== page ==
This is what drought looks like.
Spain is currently going through a water crisis, with reservoirs drying up all over the country. It’s been on the news a lot this autumn.
Sometimes you see stuff on the news and you just go back to your business and you try not to think too much about it. Like you do with wars and the other stuff that our politicians mess up – the Dakota oil spill being a prime example.
But if you look around you can see local examples of things going very wrong.
Last weekend we went to Ezcaray, a small town in La Rioja that lives off tourism – especially skiing in winter. The skiing hasn’t opened yet. It might not open for very much this year, nor for very long in the future.
There is a little snow on the hills, but with the warm weather that we are still having in November, it is probably melting. Not that you can notice it downhill.
This is the river. It’s more like a dry canyon from somewhere down in the south, like Almeria, than a mountain river in the north.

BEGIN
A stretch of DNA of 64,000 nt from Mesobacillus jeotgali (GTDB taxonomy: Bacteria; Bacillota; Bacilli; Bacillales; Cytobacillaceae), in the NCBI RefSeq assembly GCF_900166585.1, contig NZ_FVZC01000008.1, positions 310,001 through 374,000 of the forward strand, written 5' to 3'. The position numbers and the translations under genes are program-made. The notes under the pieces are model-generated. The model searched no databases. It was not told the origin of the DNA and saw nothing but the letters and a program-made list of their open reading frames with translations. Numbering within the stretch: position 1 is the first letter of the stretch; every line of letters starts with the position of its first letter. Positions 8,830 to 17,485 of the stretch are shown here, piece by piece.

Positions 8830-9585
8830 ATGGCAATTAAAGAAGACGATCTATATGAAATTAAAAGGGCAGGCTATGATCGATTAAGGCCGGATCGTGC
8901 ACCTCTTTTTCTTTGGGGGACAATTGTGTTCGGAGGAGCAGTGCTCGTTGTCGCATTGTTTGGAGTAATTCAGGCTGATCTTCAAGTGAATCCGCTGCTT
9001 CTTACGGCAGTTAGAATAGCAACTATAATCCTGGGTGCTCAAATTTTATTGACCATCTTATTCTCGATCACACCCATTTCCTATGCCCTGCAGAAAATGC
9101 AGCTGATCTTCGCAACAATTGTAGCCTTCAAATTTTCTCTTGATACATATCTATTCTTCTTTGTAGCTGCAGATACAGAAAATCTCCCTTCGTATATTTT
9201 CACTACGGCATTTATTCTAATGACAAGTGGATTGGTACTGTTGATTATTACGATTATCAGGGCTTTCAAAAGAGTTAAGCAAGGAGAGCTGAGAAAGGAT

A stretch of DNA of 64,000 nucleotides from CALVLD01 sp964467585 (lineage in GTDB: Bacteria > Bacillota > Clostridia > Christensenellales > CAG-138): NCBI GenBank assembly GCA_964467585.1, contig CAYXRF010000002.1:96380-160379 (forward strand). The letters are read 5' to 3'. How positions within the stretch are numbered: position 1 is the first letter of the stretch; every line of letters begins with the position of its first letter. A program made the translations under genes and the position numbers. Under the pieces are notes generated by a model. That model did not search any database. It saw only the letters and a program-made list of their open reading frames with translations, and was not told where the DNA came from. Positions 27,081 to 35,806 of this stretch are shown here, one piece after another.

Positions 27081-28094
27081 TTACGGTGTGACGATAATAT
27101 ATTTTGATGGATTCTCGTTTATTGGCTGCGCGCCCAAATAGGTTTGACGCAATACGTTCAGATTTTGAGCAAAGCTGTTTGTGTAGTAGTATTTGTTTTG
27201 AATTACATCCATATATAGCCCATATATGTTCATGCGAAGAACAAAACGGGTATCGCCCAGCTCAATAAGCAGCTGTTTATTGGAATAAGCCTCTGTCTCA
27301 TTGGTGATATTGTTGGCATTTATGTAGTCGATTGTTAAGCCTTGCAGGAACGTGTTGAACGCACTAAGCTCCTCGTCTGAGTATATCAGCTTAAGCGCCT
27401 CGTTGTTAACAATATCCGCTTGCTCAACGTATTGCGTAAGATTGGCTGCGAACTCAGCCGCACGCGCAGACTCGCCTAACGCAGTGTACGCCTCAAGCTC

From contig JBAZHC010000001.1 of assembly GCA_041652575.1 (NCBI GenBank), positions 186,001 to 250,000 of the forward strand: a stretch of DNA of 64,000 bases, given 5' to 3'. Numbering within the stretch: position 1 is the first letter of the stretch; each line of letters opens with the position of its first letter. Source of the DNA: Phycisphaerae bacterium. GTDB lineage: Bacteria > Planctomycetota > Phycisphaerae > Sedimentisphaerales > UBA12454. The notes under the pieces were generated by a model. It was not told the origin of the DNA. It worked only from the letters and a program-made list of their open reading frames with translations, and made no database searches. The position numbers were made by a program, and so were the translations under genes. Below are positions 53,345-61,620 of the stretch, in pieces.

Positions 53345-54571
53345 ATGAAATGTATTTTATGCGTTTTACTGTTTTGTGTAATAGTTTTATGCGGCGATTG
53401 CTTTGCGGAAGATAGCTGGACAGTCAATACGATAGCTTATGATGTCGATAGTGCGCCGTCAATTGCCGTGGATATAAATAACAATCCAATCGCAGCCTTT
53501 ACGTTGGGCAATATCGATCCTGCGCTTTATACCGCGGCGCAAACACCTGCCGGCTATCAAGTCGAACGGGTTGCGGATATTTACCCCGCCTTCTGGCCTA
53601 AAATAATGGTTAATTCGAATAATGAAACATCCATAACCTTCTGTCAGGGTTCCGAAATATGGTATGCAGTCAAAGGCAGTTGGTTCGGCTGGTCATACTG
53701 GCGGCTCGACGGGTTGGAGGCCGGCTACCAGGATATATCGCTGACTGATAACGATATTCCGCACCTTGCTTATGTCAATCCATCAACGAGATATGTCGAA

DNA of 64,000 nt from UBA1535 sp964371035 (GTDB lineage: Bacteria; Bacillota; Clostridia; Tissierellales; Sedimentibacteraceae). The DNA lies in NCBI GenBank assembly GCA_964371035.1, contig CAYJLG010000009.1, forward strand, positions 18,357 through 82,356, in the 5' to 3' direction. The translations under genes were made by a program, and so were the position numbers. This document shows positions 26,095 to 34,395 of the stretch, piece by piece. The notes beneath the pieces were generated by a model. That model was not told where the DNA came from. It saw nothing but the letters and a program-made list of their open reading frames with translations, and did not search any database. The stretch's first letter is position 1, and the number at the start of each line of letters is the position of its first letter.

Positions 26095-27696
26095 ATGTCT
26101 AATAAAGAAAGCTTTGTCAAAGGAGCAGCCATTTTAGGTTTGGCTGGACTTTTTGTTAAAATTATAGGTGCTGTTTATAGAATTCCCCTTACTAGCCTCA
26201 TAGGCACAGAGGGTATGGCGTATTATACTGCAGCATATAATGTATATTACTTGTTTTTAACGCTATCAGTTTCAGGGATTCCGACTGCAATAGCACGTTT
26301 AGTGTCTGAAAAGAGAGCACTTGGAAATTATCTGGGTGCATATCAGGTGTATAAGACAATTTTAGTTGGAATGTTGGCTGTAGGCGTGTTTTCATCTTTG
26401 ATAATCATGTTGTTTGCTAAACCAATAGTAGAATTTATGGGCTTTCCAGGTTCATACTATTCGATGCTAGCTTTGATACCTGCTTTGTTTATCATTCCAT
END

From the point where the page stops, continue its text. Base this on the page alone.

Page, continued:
When you search Ezcaray in google maps, this is the photo that pops up.
It’s kind of different to the one up the top of this page. Or the following one.
We were told that this is usually a waterfall. It has a fish ladder, which you can see under the cage on the left, for all the use that can be made of it this year. There are no fish in evidence in that pool, the only drop of water visible in a hundred metres. Directly upstream it’s completely dry. Just a few drops seep through the rocks. A few hundred metres upstream we saw a few small rivulets coming through the stones. But there can be little life there – not even mayfly or caddis fly – to sustain a river ecosystem.
The local council wants to put a dam upstream, we heard. The locals are fighting to save their river. A sign hung in a village said, “Water is life, save the river Oca.” I wonder if keeping the construction at bay will be enough to save it.
It’s been a while. It’s been busy.
But I’ve been doing a bit of writing.
I have a few poems to share, over the next few weeks, as the summer proper hits us.
Meanwhile, if you want me, I’ll be on the porch….
The House Stands Built, the Garden Lies Laid
If we needed lumber, I’d gladly go into the wood,
Cut logs and split them all afternoon.
Were there a shelf to put up, a cupboard fixed,
A picture to hang, I’ve no problem lending a hand.
Should the lawn need mowing, or the hedge trimming,
The garden path cemented, a fence erected,